7 Easy Ways to Reconnect with Old AV Leads

*Originally published on CEPro.com

While integrators rightly focus their efforts on discovering new leads, savvy business owners may be wise to nurture existing leads and try to gain new business from old sources.

Why is it that we expect sales to happen on the first, second or third conversation—or not at all? We forget our own behavior when making purchase decisions: Lots of procrastination and uncertainty. A desire to feel in control of the buying process. Sometimes more emotional than rational. A bias towards the status quo (even if buying is clearly in our interest).

This behavior means that it pays to reconnect with old leads. Maybe they never booked a sales call with you, or they declined to close after the initial set of sales calls.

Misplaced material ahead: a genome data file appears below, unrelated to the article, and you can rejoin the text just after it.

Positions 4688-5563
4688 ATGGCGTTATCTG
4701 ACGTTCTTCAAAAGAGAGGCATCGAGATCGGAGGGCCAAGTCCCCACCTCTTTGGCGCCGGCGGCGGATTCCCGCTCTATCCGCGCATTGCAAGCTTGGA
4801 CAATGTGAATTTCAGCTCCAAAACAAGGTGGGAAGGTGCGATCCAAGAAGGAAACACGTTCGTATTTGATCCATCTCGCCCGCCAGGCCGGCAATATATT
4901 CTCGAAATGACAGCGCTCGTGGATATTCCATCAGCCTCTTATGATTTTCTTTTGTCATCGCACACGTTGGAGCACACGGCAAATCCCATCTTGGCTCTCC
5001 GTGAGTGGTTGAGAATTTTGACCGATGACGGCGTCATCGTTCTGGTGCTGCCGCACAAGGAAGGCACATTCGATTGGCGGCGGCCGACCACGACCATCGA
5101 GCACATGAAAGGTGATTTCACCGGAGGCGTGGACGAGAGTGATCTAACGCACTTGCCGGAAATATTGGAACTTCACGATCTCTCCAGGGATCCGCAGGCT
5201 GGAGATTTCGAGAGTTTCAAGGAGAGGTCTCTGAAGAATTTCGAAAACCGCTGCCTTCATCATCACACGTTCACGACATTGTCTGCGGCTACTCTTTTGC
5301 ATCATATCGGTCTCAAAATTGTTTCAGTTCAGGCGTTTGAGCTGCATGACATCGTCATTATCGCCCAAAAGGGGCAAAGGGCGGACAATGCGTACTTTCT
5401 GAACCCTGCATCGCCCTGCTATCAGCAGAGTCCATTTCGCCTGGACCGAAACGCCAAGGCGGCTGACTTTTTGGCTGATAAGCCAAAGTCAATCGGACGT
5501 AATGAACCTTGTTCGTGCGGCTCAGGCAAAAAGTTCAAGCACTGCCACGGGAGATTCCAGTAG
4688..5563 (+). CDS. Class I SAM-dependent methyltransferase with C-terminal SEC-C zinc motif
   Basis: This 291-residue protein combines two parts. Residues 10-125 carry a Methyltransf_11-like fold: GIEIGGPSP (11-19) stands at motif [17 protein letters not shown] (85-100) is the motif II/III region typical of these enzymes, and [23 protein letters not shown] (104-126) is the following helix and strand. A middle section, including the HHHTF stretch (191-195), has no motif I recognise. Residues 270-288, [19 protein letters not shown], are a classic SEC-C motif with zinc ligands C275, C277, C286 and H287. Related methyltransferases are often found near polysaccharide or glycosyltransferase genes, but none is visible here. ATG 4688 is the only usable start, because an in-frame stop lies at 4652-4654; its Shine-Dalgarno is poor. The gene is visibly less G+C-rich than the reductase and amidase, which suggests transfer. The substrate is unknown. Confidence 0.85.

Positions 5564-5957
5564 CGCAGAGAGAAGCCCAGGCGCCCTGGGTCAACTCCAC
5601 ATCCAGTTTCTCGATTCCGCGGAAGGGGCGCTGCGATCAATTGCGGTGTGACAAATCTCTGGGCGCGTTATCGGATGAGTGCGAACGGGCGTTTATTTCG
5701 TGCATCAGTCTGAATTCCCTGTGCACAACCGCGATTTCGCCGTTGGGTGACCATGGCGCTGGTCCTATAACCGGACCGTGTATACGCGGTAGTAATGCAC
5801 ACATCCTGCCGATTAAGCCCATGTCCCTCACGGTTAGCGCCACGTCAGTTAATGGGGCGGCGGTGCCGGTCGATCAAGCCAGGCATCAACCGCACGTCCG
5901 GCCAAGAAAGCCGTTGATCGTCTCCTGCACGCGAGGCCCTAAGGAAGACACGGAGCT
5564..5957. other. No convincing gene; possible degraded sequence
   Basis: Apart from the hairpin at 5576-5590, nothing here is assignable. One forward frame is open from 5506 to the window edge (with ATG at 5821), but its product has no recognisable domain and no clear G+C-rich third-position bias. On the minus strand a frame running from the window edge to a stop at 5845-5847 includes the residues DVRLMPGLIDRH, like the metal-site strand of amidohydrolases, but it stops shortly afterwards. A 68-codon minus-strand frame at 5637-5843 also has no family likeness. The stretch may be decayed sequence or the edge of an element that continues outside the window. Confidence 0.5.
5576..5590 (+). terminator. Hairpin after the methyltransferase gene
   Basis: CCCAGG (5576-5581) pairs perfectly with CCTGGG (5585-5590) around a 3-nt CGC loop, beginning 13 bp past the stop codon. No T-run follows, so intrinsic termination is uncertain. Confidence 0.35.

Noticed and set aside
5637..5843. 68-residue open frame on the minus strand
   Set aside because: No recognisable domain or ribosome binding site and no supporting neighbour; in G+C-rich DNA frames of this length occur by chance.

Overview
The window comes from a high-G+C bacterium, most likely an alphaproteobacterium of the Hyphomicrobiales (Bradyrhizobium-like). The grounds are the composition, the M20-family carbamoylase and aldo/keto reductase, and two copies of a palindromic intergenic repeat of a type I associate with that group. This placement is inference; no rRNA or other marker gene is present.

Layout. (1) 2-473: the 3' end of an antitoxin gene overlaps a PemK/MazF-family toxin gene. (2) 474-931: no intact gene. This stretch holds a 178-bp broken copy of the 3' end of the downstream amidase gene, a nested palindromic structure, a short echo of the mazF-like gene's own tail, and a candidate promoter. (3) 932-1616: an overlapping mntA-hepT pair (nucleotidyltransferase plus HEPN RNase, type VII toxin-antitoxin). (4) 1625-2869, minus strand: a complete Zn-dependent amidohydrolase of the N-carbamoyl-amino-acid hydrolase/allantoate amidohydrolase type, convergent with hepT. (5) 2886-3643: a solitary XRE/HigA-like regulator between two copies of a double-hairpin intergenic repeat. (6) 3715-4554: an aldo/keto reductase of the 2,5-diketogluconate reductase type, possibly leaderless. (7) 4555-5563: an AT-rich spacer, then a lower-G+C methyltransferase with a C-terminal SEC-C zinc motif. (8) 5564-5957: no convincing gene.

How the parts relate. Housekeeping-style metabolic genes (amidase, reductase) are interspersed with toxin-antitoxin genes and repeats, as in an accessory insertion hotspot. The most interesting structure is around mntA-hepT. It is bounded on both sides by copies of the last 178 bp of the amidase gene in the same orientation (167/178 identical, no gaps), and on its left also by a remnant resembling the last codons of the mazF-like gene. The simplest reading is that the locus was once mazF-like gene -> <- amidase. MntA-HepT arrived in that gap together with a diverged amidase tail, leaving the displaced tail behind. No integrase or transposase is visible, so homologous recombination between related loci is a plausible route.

But maybe for them, now’s the time.

When you’re diligent about nurturing leads and reactivating old conversations, you’ll get more from your marketing dollars, lower your cost-per-lead and grow your business faster.

Here are seven ideas to help you start getting business from “cold” leads:

7 Ways to Reconnect with Old AV Leads

#1: Don’t let them go cold in the first place

They say prevention is better than the cure. So let’s start there. If there’s a way to keep your past leads from becoming cold in the first place, do it! One trick: if you’re simply relying on your memory to follow up with leads, it’s too easy to let things slip through the cracks.

Instead, supplement your manual outreach by getting your leads into a welcome sequence in your favorite email marketing software.

Of course, plenty of leads will go cold anyway for any number of reasons. That’s where the next strategies come into play.

#2: Connect on a different platform

Most social media advice covers what to post on your business page. That has its place, but if you can make a personal connection with a prospect, you’re ahead of the curve. That’s because your prospect then gets repeated exposure to you over time. Repeated exposure builds trust and makes them think of you when the time is right.